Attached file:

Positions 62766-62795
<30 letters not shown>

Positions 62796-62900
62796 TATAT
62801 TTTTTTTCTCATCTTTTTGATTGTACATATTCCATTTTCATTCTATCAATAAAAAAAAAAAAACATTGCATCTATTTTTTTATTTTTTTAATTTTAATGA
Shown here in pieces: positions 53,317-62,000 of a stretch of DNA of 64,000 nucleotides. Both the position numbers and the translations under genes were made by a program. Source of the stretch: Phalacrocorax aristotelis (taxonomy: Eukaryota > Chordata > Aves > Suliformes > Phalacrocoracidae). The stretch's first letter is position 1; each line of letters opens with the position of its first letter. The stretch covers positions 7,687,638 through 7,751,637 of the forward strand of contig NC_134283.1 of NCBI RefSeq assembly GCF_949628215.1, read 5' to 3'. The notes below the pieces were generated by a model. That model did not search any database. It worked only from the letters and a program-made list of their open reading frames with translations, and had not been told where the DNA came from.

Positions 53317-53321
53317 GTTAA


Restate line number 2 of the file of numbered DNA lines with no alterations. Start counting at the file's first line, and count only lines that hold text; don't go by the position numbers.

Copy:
<30 letters not shown>